Ellen McIlwaine (born October 1, 1945, Nashville, Tennessee) is an American singer-songwriter and musician best known for her career as a slide guitarist.
Born in Nashville, McIlwaine was adopted by missionaries and raised in Kobe, Japan, giving her exposure to multiple languages and cultures. She attended Canadian Academy, a K-12 international school in Kobe, graduating in 1963. Her first experience in music was playing Ray Charles, Fats Domino and Professor Longhair songs on piano that she heard on Japanese radio. On moving to back to the United States she bought a guitar, beginning a stage career in Atlanta, Georgia in the mid-1960s.
In 1966, she had a stint in New York City's Greenwich Village where she opened every night at the Cafe Au Go Go, playing with a young Jimi Hendrix, and opening for Muddy Waters, Sonny Terry and Brownie McGhee, and Big Joe Williams. She returned to Atlanta to form the band Fear Itself, a psychedelic blues-rock band.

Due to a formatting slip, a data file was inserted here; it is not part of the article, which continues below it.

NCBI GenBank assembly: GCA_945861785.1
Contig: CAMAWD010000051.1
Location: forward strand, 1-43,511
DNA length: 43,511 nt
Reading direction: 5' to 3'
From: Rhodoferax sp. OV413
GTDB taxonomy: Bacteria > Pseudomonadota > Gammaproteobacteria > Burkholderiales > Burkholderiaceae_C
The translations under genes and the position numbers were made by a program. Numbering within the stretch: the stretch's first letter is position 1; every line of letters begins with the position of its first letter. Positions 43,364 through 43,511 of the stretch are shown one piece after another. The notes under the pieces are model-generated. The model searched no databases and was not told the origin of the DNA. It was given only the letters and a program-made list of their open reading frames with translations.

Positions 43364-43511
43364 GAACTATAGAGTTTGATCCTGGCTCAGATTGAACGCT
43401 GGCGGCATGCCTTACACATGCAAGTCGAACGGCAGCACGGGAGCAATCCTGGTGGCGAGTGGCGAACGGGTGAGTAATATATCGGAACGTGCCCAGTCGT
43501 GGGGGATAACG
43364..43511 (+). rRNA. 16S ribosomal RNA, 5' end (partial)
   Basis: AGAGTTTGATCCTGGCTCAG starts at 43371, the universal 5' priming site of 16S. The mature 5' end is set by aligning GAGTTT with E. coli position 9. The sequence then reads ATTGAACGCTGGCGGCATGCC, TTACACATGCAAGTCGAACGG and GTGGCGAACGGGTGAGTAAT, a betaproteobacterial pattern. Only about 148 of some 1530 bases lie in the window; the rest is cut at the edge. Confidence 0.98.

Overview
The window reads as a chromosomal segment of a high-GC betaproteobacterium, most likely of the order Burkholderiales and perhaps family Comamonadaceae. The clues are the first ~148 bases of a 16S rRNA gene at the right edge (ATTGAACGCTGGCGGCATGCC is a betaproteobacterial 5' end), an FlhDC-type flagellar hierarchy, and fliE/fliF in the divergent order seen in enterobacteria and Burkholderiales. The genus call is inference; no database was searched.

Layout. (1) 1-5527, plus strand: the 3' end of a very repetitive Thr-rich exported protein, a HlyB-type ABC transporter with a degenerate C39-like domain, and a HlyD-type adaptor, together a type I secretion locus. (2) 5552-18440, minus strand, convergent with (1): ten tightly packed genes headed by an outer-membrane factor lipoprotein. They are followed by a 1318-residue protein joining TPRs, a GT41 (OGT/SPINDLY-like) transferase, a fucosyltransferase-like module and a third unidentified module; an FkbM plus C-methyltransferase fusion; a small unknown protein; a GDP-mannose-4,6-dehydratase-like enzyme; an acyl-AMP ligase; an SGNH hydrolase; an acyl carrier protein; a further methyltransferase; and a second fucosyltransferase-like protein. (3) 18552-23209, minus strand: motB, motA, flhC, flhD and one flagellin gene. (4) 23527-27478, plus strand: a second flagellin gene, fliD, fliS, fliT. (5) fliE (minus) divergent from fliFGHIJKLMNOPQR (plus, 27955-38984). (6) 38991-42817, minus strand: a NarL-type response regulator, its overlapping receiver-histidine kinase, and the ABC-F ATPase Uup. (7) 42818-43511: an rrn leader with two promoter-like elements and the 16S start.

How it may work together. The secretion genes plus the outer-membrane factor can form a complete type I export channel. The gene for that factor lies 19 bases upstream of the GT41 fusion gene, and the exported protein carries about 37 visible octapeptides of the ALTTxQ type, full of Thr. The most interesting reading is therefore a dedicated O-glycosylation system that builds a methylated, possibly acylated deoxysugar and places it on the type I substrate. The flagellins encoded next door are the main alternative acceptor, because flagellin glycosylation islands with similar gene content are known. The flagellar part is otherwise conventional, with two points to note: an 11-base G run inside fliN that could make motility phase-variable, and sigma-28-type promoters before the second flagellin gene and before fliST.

After recording one album with Fear Itself, McIlwaine went solo, recording two albums for Polydor, Honky Tonk Angel (1972) and We the People (1973), the latter featuring a hit single, "I Don't Want to Play". Those albums, and most of her work since, have featured McIlwaine's approach to acoustic slide guitar.
McIlwaine's career has been irregular, plagued by what she has often described of conflict with her record producers who wanted to change her sound. She once remarked of the 1978 album Ellen McIlwaine, "It could have been any other female vocalist, and next time it will be."
As a female vocalist who is known more for her acoustic guitar, her music tends to be classified in the folk sections of record stores, despite her strong roots in blues, soul and rock music, and her cover versions of songs by Isaac Hayes, Stevie Wonder and Browning Bryant. She has also recorded several covers of songs by Jimi Hendrix: she wrote "Underground River" about him.
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